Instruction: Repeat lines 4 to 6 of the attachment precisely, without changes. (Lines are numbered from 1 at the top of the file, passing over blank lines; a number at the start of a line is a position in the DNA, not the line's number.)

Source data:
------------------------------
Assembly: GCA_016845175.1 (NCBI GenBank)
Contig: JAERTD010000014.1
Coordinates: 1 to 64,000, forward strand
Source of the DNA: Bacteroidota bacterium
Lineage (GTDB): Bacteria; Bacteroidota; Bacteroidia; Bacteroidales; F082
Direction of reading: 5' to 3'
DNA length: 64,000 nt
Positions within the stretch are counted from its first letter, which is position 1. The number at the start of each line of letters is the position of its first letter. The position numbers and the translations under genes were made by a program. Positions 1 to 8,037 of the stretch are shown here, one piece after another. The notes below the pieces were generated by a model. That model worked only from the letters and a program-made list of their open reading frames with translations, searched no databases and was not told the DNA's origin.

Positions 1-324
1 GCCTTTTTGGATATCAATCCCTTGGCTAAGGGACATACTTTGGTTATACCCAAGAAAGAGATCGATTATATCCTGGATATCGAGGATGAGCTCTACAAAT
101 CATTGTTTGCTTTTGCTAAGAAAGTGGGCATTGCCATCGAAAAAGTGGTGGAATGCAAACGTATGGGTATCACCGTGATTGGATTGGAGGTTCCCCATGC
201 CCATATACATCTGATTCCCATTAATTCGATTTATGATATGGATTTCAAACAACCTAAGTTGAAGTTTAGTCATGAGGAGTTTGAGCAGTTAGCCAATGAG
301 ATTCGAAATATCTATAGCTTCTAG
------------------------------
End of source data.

Source of the DNA: Bacteroidota bacterium
Lineage (GTDB): Bacteria; Bacteroidota; Bacteroidia; Bacteroidales; F082
Direction of reading: 5' to 3'